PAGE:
A few sell in may articles…
Have you read any “sell in May and Go Away” articles? These articles suggest that returns from May to October are terrible. So bad, in fact, that you’d be better off just avoiding the whole mess altogether. I’ve included some of the better-written posts for your reading pleasure
Forbes: Sell in May and Go away?
Adam Sarhan opines that a bad jobs report and lackluster earnings will cause problems. But his title is clearly referring to the seasonal pattern.
It covers research in many countries and is enough to convince me to dig further.
Ken Roberts describes a difference in sectors, with retail, media, utilities, and defensive stocks enjoying the summer more than others.
CFA Institute: Sell in May and Go Away?
Joachim Klement, CFA, argues that it works. Of course, he does has an ulterior motive, he wants a summer vacation
All this reading made me very curious, and so I wanted to know…
Does sell in May actually work?
First, I create a screener that rebalances on the first of May, and the first of November. It uses the typical universe, where all stocks below $500,000 trading volume are excluded. We do this as a baseline, so we don’t get tricked by rebalancing effects.
Figure Rebalance May 1st and November 1st
Seems pretty much like a baseline to me. Let us knock out May through October. Notice the flat lines that run from May until November.
Figure Sell in May and go away
There’s something deeply pedantic in my desire to benchmark the other side of this coin. Nevertheless, here it is.
Figure Buy in May and stick around
Lots of time in the market gives you very little reward…
Is May itself special?
What if you just held stocks for June through October. Will you still have poor performance? This might happen to you if you read all the Sell in May articles people publish, cogitate, and realize much of May has left.
Figure Buy in June and stick around
Yup — still works. That’s one resilient strategy. It works even better than the original! It turns out, though, that you should buy in November. Waiting until December doesn’t work as well.
May in various sectors
Does this effect vary by sectors? Does it work in reverse for some sectors? If so, that would be handy, since we’d buy summer stocks in summer, and winter stocks otherwise.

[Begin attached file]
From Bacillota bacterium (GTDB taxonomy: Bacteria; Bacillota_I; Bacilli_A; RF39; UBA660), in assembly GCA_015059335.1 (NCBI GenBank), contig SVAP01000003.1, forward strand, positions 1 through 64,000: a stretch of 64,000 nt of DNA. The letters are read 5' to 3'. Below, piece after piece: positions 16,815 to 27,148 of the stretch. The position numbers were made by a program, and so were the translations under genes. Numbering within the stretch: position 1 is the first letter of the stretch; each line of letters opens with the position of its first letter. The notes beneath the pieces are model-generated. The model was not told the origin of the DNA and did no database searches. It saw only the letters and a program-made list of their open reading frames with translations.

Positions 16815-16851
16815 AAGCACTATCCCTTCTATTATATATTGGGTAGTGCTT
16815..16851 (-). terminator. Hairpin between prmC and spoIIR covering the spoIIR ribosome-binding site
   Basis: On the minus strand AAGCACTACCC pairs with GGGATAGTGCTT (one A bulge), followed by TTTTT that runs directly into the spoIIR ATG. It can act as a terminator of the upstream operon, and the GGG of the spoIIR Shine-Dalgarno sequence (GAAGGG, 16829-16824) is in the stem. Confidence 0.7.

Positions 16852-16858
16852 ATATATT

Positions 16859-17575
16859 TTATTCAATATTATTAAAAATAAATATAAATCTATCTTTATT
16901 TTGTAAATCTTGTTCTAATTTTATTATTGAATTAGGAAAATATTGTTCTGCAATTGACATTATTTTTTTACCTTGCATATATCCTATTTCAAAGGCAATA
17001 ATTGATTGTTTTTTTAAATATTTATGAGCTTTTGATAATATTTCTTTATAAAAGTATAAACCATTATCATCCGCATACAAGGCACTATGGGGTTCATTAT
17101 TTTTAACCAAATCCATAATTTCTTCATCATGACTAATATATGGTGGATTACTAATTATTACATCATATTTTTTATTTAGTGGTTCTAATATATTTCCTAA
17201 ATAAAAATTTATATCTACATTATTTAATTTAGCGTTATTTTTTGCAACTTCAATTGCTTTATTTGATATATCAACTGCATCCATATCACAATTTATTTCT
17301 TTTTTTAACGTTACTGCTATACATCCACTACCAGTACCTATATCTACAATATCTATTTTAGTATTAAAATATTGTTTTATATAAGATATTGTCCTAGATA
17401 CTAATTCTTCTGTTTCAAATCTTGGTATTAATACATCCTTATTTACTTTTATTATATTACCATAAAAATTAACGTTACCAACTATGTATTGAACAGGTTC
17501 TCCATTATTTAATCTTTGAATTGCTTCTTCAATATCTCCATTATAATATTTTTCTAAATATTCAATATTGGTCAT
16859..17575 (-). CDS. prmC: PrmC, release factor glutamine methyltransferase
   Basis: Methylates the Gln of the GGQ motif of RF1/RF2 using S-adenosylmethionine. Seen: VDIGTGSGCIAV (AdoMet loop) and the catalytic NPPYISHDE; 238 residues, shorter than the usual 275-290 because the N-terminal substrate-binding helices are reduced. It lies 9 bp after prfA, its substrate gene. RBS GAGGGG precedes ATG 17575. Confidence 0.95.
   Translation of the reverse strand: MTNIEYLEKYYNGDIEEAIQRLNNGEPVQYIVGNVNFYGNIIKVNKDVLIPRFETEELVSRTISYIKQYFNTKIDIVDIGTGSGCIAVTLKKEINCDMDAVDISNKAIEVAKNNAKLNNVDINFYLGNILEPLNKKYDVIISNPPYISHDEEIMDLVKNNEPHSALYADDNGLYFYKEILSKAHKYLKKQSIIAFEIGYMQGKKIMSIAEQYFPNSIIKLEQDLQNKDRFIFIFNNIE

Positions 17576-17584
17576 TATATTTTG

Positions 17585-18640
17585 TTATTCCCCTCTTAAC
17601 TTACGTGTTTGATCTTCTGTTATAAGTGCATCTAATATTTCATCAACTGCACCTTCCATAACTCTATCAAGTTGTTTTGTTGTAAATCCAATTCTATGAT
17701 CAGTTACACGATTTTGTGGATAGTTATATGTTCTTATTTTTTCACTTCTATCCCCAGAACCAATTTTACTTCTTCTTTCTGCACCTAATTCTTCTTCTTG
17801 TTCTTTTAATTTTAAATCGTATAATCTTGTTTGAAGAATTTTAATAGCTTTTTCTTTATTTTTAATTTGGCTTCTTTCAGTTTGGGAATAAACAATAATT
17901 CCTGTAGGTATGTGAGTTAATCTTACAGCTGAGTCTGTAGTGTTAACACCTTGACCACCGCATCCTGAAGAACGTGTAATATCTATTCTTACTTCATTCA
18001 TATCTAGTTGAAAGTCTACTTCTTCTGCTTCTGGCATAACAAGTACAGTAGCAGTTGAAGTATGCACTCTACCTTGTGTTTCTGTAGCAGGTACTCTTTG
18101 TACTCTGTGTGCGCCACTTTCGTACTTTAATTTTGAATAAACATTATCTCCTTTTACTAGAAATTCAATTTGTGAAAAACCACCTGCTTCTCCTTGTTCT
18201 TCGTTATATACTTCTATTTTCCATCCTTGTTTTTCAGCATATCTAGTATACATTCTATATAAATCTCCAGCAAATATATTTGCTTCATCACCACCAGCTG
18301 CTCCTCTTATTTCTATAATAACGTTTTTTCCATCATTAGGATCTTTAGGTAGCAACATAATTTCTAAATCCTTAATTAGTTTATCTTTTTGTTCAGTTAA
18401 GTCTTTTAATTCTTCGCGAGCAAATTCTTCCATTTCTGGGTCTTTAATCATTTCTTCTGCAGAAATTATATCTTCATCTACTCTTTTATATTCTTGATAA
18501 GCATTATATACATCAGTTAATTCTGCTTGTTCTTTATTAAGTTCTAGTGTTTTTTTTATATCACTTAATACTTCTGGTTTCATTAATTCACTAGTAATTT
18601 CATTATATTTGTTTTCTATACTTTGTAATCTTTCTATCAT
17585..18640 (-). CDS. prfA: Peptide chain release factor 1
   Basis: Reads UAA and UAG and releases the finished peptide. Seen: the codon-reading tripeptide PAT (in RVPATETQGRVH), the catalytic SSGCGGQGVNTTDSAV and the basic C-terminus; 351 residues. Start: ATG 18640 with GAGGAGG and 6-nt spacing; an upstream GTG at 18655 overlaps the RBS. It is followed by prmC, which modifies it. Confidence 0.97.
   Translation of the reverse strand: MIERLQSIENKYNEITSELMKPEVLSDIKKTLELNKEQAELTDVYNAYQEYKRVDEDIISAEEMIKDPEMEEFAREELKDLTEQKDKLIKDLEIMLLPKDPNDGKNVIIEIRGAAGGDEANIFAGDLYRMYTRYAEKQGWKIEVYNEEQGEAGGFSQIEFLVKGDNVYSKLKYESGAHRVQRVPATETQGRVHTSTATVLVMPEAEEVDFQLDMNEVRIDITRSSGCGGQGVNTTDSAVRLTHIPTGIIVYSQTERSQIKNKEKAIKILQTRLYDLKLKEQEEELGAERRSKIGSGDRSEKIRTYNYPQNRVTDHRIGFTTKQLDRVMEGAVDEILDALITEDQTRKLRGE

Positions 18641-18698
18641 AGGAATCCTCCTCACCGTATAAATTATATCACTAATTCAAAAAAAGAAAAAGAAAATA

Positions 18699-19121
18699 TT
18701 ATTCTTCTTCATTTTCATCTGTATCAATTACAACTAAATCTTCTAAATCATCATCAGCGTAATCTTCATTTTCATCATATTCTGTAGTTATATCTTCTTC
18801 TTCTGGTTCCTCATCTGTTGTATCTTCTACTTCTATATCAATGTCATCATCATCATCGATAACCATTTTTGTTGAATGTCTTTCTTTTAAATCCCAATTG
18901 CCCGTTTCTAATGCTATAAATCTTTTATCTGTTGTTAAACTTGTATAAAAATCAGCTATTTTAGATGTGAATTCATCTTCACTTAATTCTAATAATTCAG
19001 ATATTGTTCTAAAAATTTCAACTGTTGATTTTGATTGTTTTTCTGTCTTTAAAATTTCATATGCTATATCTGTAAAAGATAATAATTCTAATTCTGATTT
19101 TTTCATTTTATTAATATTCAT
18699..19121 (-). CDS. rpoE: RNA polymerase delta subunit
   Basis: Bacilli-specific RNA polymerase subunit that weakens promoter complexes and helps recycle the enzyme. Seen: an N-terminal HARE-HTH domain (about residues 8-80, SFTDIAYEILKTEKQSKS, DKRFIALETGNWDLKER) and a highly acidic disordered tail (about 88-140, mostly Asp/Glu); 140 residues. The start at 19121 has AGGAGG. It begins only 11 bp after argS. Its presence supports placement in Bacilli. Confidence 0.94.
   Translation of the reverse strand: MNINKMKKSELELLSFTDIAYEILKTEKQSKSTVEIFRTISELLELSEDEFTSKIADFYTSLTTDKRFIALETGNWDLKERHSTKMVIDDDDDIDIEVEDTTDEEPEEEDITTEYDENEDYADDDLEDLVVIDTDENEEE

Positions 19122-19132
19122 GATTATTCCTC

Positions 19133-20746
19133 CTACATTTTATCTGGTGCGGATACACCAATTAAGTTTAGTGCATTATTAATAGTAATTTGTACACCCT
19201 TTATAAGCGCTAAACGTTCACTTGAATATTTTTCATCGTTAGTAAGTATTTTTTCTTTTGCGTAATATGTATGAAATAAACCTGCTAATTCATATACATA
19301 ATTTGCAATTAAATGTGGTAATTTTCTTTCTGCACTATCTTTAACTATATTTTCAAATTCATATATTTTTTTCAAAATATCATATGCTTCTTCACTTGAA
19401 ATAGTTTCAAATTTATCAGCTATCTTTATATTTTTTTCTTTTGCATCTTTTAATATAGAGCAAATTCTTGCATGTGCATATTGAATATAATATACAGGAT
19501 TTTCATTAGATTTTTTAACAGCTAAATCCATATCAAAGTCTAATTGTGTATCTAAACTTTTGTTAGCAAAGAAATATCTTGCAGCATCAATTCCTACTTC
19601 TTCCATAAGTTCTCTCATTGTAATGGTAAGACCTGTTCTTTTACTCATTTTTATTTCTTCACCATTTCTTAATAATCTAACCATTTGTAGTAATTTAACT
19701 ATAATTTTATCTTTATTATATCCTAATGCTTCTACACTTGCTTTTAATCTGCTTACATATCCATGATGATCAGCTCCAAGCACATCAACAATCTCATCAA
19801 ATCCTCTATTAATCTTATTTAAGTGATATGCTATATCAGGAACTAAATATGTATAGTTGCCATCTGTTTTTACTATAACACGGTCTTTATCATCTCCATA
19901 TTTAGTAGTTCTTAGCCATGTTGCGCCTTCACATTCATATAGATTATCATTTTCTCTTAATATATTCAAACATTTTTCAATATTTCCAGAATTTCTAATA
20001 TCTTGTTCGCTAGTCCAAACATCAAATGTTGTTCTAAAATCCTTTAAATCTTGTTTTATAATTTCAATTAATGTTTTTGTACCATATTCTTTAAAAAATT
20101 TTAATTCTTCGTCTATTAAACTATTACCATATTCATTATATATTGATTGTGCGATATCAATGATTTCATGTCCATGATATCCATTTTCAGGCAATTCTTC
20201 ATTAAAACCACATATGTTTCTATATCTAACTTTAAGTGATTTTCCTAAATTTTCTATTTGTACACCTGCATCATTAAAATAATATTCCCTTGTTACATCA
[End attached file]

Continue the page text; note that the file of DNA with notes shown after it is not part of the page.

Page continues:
First up, utilities (the first one is the summer performance, the other one is the winter performance):
Figure summer utilities
Figure winter utilities
So with an average utility stocks, you are better off holding the stock during summer than selling it. Still, most of the gains occur during the winter months.
Hmm… So if you should hold on to your utility stocks, does that mean there are sectors where the sell-in-may effect is even worse? The answer is yes! Otherwise the Sell in May effect would be known as the Hold and Underperform Mildly in May effect. First up, we highlight tech stocks (summer first, winter second).
Figure summer technology
Figure winter technology
With technology stocks, holding all such stocks in the summer months would have lost you 50% of your money! Though, there are sectors that are even worse during the summer…
Figure summer transportation
Figure winter transportation
When holding transportation stocks only in the summer, you lost a 64% of your initial value. Eeeks! In fact, when we ran our simulation, it was a bad idea to hold stocks in the following sectors: Technology, Transportation, Basic Materials, Energy, Industrials, or Consumer Cyclicals sectors. All of these sectors distinguished themselves by actually losing money during the summer. It almost seems like there’s a way to measure the seasonality of an industry or group. If so, we can sort our portfolios to avoid the seasonal industries, market cap segments, etc when the season is wrong.
Enjoy your summer,